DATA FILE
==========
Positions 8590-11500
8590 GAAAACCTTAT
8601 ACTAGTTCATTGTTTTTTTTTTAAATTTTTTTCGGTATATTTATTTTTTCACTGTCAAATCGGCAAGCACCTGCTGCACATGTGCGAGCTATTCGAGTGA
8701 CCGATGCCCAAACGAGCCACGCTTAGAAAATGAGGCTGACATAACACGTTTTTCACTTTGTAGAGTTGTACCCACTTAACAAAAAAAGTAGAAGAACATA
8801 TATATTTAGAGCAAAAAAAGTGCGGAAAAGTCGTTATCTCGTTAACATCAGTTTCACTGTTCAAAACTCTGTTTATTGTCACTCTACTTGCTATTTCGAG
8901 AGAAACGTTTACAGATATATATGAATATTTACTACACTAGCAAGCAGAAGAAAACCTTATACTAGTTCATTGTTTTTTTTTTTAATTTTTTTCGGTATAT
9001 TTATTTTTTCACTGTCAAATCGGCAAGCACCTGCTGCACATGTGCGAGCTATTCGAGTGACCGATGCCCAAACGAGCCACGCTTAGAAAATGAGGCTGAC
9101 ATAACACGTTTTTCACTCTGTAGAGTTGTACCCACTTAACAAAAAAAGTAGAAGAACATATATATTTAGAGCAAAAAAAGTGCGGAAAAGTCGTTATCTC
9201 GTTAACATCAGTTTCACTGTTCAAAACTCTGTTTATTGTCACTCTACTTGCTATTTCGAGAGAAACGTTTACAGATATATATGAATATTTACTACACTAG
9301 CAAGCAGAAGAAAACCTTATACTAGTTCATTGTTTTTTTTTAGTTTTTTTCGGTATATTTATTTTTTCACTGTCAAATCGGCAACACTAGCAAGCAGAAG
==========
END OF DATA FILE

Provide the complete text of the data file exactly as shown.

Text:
Positions 8590-11500
8590 GAAAACCTTAT
8601 ACTAGTTCATTGTTTTTTTTTTAAATTTTTTTCGGTATATTTATTTTTTCACTGTCAAATCGGCAAGCACCTGCTGCACATGTGCGAGCTATTCGAGTGA
8701 CCGATGCCCAAACGAGCCACGCTTAGAAAATGAGGCTGACATAACACGTTTTTCACTTTGTAGAGTTGTACCCACTTAACAAAAAAAGTAGAAGAACATA
8801 TATATTTAGAGCAAAAAAAGTGCGGAAAAGTCGTTATCTCGTTAACATCAGTTTCACTGTTCAAAACTCTGTTTATTGTCACTCTACTTGCTATTTCGAG
8901 AGAAACGTTTACAGATATATATGAATATTTACTACACTAGCAAGCAGAAGAAAACCTTATACTAGTTCATTGTTTTTTTTTTTAATTTTTTTCGGTATAT
9001 TTATTTTTTCACTGTCAAATCGGCAAGCACCTGCTGCACATGTGCGAGCTATTCGAGTGACCGATGCCCAAACGAGCCACGCTTAGAAAATGAGGCTGAC
9101 ATAACACGTTTTTCACTCTGTAGAGTTGTACCCACTTAACAAAAAAAGTAGAAGAACATATATATTTAGAGCAAAAAAAGTGCGGAAAAGTCGTTATCTC
9201 GTTAACATCAGTTTCACTGTTCAAAACTCTGTTTATTGTCACTCTACTTGCTATTTCGAGAGAAACGTTTACAGATATATATGAATATTTACTACACTAG
9301 CAAGCAGAAGAAAACCTTATACTAGTTCATTGTTTTTTTTTAGTTTTTTTCGGTATATTTATTTTTTCACTGTCAAATCGGCAACACTAGCAAGCAGAAG